From Stealth Health
Beauty, the saying goes, is only skin-deep. But the importance of skin goes a lot deeper. Most of us think of skin as just our body's visible outer layer, but doctors consider skin an organ, meaning that it is very much alive and charged with many important duties.
In particular, the skin is the first layer of your immune system, serving as a shield between you and legions of germs such as viruses and bacteria. It also protects your insides from sun, cold, scrapes, cuts, and moisture. And, of course, your sense of touch is crucial for everyday function.
Like any part of your internal body, your skin can be healthy or ill. It can be well nourished or malnourished. It can be exercised, and it can wear down with age or abuse. In particular, as we age, our skin becomes thinner and drier. Plus, other, more unpleasant things happen to our skin. Things like wrinkles, age spots, dark circles, and large pores, which tend to turn up like uninvited guests at a wedding.
While you can't control your age, you can control numerous other factors that accelerate this aging process, including excessive exposure to sunlight, loss of estrogen during menopause, poor dietary habits, stress, and cigarette smoking.
Unlike the other organs of your body, you can apply medicines, moisturizers, and other healthy potions directly to the skin. For that reason alone, there is absolutely no reason you can't have healthy, attractive skin throughout your life. To keep your skin and face young and healthy, and to maintain its natural, protective moisture, follow these tips.
1. Skip the long, steamy showers and opt for shorter, cooler sprays. Long, hot showers strip skin of its moisture and wash away protective oils, says Andrea Lynn Cambio, M.D., a New York City dermatologist. So limit showers to 10 minutes and keep the water cool.
2. Check the dryness of your skin by scratching a small area on your arm or leg with your fingernail. If it leaves a white mark, your skin is indeed dry and needs both moisture and exfoliation (that is, removal of the outermost layer of dead skin cells).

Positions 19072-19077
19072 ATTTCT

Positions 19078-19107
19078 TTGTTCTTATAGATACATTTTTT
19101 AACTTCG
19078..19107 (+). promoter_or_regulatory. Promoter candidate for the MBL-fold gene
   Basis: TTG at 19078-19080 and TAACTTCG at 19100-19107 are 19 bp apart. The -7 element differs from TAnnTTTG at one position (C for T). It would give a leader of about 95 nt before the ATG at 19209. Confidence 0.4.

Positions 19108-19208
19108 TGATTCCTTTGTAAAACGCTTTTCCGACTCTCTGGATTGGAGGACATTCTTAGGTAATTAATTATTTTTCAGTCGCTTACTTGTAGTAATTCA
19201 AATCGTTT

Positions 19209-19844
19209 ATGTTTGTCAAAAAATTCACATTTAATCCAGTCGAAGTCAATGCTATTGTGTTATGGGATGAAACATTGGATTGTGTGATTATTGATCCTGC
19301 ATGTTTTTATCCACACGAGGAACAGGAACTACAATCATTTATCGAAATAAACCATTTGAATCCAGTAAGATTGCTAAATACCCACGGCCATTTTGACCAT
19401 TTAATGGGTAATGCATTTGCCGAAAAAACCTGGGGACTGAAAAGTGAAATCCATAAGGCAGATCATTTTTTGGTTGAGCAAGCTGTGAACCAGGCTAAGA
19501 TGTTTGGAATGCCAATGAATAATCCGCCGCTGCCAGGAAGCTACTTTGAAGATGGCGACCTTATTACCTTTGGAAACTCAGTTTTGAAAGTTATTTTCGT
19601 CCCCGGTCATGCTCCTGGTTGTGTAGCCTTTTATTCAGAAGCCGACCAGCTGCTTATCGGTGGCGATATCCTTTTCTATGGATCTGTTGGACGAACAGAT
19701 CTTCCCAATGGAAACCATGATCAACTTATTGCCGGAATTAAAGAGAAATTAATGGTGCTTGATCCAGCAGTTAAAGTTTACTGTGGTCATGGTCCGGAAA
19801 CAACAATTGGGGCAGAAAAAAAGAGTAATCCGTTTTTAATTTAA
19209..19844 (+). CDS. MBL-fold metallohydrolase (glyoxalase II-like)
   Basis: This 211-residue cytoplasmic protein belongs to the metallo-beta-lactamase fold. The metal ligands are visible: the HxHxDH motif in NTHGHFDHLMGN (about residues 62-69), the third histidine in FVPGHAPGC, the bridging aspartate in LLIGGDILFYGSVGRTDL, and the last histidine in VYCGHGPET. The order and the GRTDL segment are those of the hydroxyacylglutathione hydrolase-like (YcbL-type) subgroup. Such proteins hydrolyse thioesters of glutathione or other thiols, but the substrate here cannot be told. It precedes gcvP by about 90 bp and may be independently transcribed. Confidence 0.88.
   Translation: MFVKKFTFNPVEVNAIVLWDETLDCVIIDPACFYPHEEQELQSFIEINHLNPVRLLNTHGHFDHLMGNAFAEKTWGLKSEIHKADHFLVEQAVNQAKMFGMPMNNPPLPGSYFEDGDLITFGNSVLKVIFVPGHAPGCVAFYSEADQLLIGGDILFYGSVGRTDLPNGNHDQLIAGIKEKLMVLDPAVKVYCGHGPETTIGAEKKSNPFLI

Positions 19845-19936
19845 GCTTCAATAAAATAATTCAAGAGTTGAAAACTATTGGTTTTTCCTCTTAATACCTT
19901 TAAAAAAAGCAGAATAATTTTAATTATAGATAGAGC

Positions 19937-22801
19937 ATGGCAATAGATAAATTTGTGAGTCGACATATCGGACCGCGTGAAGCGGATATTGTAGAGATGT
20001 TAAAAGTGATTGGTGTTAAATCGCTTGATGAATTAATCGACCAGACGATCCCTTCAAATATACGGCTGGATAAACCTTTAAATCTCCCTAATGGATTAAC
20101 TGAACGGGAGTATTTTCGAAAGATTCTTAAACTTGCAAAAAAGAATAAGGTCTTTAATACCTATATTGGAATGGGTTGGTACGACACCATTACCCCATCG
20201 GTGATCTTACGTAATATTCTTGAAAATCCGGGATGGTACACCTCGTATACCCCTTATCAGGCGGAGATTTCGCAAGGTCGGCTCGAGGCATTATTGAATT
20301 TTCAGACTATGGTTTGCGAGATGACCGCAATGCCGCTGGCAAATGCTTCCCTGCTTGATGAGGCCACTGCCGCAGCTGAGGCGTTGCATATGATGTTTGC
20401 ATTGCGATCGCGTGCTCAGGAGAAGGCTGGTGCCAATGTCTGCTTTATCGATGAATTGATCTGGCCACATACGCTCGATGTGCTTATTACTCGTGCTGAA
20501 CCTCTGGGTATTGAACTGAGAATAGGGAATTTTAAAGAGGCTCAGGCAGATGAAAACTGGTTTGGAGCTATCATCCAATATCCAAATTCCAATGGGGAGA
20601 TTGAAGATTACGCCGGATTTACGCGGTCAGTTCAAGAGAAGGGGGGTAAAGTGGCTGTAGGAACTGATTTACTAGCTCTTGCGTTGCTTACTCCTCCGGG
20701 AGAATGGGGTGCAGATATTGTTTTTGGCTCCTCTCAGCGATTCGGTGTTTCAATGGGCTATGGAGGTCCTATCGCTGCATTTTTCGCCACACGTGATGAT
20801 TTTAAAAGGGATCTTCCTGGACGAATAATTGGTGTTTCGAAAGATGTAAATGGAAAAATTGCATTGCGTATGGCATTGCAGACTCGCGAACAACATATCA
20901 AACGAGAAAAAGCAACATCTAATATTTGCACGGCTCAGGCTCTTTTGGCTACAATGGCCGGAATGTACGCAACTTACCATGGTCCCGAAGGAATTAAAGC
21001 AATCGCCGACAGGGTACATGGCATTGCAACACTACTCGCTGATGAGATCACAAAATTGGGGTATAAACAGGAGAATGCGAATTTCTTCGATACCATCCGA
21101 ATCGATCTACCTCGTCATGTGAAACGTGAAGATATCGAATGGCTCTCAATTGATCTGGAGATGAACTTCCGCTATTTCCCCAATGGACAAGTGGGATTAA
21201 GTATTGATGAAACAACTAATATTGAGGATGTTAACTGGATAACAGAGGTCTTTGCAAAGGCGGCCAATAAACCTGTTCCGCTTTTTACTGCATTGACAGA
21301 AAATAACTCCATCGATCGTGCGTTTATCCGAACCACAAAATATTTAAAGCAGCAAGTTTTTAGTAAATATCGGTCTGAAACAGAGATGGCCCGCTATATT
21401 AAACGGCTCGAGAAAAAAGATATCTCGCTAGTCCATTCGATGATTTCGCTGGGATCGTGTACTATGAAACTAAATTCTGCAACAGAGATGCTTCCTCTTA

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3. Treat your neck and chest like an extension of your face. Your neck and upper chest area is covered by very sensitive skin, making it a prime spot for telltale signs of aging such as dryness, sun spots, and wrinkles, says Susie Galvez, owner of Face Works Day Spa in Richmond, Virginia, and author of Hello Beautiful: 365 Ways to Be Even More Beautiful. To keep this area youthful, use facial cleansing creams that hydrate and cleanse gently rather than deodorant soaps, which can be drying. Top it all off with a good facial moisturizing cream. If this area is extra dry, use a facial moisturizing mask twice a month.
4. Run a humidifier every night in the winter to moisturize the air in your bedroom. Not only will it ease itchy, dry skin, you'll be able to breathe the moist air more easily.
5. Take 160 milligrams of soy isoflavones per day or pour soy milk over your cereal. Soy consumption may support skin health by supplying high-quality protein needed for building and maintaining collagen, the material essential to connective tissues, says Aaron Tabor, M.D., CEO and medical research director at Revival Soy in Kernersville, North Carolina. Soy isoflavones may also act as antioxidants to protect collagen from damage caused by free radicals, highly reactive molecules that can weaken or destroy cell membranes. Free radicals can also damage DNA, create age spots and wrinkles, and depress the immune system, increasing the risk of skin cancer. Good sources of soy isoflavones include soy milk (20-35 mg soy isoflavones per serving) and tofu (20-30 mg soy isoflavones per serving).
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6. Switch from a deodorant soap to one with added fat, like Dove, Oilatum, or Neutrogena. Deodorant soaps can be drying, whereas added-fat soaps leave an oily, yet beneficial, film on your skin.
7. Keep your beauty products clean and simple, particularly if you have sensitive skin. Stay away from products with color, fragrance, or those that produce bubbles or have "antibacterial" on the label, says Dr. Cambio. These can all irritate skin.
8. Smooth a couple of drops of olive oil over your face, elbows, knees, and the backs of your arms every evening. The oil contains monounsaturated fat, which refreshes and hydrates skin without leaving a greasy residue.
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9. For soft, young-looking hands and feet, slather on moisturizing cream and then slip on thin-fabric socks and gloves while you sleep.
10. Tone your skin with a sage, peppermint, and witch hazel combination. Sage helps to control oil, peppermint creates a cool tingle, and witch hazel helps restore the skin's protective layer. Combine 4 ounces of witch hazel with 1 teaspoon each of sage and peppermint leaves and steep for one to three days before applying to your skin.